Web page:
She pulled her cloak closer and tugged its hood low over her brow as she passed through the tree line and into the woods. She stopped, closed her eyes, and breathed deep. She liked noise and action, but the quiet of the forest soothed her. A bird tweeted high above, and she opened her eyes with a grin. The forest did not have a true quiet. Perhaps that’s why she liked it so.

She craned her neck and looked toward the canopy above. Where was it? She’d found it the other day. But Simon the footman had been with her then, and he did keep up a steady stream of chatter. She’d not been concentrating, and now the location eluded her.

Hells.

She trudged forward, letting the cold settle into her bones, letting the not-quite-silence of the forest calm her. She’d thought that week the gossip of her elopement had spread like wildfire through the ton had been bad. There had been no elopement after all, only an abominable bad decision to hie north with the single Lord Devon in order to convince her friend to come back to London. Really, she should have expected the outcome. Ruination.

But that had been a lovely spring picnic compared to the chaos that had followed. Her father doubled her dowry, and her stepmother announced she would host a Christmas winter house party. Single men only to be invited. The prized Christmas gift—Jane’s hand in marriage.

She was lucky to have choices after what she’d done. She should already be married to Lord Devon. And no one had been more shocked than Jane when her father had allowed her to refuse the proposal of a duke’s younger brother.

She wanted to marry. She had to. But not to Lord Devon. Lillian’s heart might break if that happened, and Jane would not hurt her friend that way. Or any way if she could help it.

She stopped once more and looked up, peering into the treetops. The mistletoe should be easy to spy. All the other foliage had long ago faded, crisped, and fluttered to the ground. The round bursts of greenery would stand out like suns in the naked branches.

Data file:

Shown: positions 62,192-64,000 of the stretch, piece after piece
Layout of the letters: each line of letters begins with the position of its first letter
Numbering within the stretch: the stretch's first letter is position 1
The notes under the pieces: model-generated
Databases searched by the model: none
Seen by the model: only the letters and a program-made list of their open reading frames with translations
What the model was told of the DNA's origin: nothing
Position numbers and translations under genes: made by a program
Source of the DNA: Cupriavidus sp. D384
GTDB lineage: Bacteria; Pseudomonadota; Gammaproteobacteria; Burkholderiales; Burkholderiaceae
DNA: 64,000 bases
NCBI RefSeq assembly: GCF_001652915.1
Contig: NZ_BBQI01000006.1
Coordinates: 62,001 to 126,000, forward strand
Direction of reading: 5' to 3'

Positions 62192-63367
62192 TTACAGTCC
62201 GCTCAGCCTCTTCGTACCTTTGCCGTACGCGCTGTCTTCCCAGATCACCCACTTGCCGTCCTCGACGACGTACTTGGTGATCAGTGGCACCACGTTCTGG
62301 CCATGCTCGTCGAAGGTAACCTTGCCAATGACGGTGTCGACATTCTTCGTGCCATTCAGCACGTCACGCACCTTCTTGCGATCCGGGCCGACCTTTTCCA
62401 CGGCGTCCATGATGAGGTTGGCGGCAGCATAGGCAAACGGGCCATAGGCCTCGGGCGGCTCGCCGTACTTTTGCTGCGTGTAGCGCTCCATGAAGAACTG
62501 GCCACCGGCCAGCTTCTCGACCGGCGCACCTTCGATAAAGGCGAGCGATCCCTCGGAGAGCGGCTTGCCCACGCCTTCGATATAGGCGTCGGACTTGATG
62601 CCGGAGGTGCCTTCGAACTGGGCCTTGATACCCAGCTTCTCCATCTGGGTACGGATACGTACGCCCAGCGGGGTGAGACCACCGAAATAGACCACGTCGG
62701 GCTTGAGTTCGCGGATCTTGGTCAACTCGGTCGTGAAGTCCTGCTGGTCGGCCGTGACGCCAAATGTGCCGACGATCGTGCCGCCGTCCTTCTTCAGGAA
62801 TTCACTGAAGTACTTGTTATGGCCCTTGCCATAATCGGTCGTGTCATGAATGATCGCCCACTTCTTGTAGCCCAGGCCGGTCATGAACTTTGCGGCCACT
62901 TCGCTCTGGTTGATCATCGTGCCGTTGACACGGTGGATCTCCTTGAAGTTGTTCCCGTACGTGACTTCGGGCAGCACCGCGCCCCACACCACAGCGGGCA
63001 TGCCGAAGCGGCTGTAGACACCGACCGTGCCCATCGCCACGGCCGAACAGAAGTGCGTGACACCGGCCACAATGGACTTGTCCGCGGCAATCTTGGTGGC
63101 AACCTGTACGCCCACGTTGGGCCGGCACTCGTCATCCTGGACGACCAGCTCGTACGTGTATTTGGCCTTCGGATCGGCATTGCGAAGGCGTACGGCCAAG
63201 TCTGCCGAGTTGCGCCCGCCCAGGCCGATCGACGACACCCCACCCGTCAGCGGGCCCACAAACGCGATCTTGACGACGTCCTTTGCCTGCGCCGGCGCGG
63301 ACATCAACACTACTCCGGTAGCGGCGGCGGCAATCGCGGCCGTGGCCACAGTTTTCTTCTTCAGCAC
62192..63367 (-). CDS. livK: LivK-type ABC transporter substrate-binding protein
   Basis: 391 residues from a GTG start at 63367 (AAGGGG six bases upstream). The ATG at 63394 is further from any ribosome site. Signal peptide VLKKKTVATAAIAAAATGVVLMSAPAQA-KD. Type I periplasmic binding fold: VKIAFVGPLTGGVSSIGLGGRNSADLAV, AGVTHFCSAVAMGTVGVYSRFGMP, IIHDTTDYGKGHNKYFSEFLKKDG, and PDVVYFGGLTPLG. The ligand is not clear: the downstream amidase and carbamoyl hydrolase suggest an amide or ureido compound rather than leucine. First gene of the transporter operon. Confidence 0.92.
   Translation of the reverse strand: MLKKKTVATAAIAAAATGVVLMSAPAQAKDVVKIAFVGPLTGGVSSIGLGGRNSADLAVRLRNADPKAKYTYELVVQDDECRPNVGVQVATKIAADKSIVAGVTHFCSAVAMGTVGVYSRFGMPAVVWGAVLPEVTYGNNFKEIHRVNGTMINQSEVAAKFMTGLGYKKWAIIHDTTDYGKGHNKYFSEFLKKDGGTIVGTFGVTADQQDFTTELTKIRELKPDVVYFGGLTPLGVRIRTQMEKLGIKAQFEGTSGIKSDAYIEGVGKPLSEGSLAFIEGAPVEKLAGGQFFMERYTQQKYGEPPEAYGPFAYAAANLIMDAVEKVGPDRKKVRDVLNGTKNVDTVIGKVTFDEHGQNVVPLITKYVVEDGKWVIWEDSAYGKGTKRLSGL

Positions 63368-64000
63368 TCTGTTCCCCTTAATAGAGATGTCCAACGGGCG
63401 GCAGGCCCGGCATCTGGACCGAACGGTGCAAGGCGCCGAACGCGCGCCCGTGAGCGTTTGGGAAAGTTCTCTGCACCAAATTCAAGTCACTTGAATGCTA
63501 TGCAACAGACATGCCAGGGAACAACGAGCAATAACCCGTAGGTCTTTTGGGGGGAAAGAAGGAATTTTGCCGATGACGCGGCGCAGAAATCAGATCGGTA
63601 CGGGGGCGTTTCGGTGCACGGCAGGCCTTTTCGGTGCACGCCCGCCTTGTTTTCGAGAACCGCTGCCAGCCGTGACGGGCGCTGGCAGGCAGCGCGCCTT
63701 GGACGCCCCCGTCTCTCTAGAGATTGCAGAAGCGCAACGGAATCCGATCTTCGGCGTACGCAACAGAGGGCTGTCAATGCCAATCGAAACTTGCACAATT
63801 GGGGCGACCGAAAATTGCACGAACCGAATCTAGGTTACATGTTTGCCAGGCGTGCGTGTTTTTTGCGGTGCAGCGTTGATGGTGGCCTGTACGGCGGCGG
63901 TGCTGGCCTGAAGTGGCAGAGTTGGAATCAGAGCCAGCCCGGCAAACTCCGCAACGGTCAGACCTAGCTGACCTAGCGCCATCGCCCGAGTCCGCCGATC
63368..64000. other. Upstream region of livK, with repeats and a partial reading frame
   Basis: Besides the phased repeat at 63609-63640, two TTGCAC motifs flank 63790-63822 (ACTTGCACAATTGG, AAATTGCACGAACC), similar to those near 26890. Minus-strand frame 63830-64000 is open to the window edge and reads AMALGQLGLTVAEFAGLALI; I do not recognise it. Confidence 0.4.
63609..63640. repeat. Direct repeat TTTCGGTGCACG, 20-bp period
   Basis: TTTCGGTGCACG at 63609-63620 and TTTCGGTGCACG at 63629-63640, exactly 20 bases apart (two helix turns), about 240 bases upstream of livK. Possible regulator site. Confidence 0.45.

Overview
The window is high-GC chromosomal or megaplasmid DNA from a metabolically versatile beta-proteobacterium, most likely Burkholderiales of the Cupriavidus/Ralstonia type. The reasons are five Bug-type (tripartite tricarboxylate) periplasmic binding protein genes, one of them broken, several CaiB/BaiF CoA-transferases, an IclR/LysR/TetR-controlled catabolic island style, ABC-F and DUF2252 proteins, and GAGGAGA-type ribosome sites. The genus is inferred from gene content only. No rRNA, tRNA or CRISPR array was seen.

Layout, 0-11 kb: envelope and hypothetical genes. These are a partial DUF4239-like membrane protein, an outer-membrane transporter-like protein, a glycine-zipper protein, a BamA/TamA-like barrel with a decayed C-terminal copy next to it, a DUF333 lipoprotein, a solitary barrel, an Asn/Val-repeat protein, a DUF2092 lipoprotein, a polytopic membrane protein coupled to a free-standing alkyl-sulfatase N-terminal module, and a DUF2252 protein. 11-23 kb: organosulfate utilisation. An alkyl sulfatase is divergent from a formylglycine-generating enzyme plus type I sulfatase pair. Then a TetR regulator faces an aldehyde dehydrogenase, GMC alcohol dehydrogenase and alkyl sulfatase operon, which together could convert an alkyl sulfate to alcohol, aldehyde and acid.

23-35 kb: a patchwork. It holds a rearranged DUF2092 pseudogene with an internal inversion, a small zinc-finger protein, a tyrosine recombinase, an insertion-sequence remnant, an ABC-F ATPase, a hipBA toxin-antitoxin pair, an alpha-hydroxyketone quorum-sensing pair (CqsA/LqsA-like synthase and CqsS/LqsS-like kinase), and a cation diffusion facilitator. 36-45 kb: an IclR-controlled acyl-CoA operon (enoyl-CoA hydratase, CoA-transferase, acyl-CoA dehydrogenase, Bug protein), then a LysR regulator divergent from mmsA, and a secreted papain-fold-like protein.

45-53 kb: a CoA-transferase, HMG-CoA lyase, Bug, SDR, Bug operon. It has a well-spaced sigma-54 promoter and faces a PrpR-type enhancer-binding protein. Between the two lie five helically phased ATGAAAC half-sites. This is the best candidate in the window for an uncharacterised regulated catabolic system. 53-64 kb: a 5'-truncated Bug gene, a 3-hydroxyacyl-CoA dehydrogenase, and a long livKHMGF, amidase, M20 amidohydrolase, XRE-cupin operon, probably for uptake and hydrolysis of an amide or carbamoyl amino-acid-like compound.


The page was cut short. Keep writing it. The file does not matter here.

Ah ha! There. Jane ran toward the greenery, and when she found the exact tree, she circled round it. The trunk was too stout to shimmy up, but the closest branch hung low indeed. She could easily haul herself up on top of it. She studied the path of branches from the lowest to the highest where the mistletoe lived. Yes, an easy enough journey, though it would take her high.

She would have to loosen it first, though. She pulled the rifle from around her neck and dug in her pocket for the powder and balls. Hopefully, one shot would be enough, but if not, she’d come prepared. She made short work of loading the gun, aimed, and fired.

And missed.

“Damn,” she hissed, her warm breath fogging the air. She reloaded and took aim. “You’re mine.” She had plans for this mistletoe. It had been her mother’s favorite Christmas decoration. It needed to be everywhere in the house, over every door, and draped on every table, exactly as her mother had liked.

She fired the rifle again. It hit the tree with a crack, and the mistletoe ball quivered.

She pumped one fist into the air. “Huzzah!”

Birds screeched and wheeled into the air, away from their perches.

“Sorry!” She waved them goodbye, then eyed the branch. Hm. It would take one more shot. She eyed the contents of the bag of powder. Enough for one more shot.

“That’s all I’ll need.” It would work this time. She reloaded, aimed, fired.

And hit her mark. “Yes!”

The mistletoe rustled, fell, and lodged in a branch below its original perch.

“Damn!” She spit the curse like a cherry pit.

She sighed. Up the tree with her, then. She swung out of her cloak and draped it on the ground. She unbuttoned her pelisse and added it to the pile. She knitted her fingers together in front of her and turned her palms away, then lifted her arms high above her head, welcoming the deep stretch of her muscles. She jumped, grabbed the lowest tree branch, and lifted a leg to curl it around the top of the branch. She hauled herself up. The branch lurched lower under her weight. The tree did not feel as steady as it looked. No matter. She would not be up here long. She set her gaze on the uncooperative mistletoe. She’d get the mistletoe herself, and then she’d get herself a husband.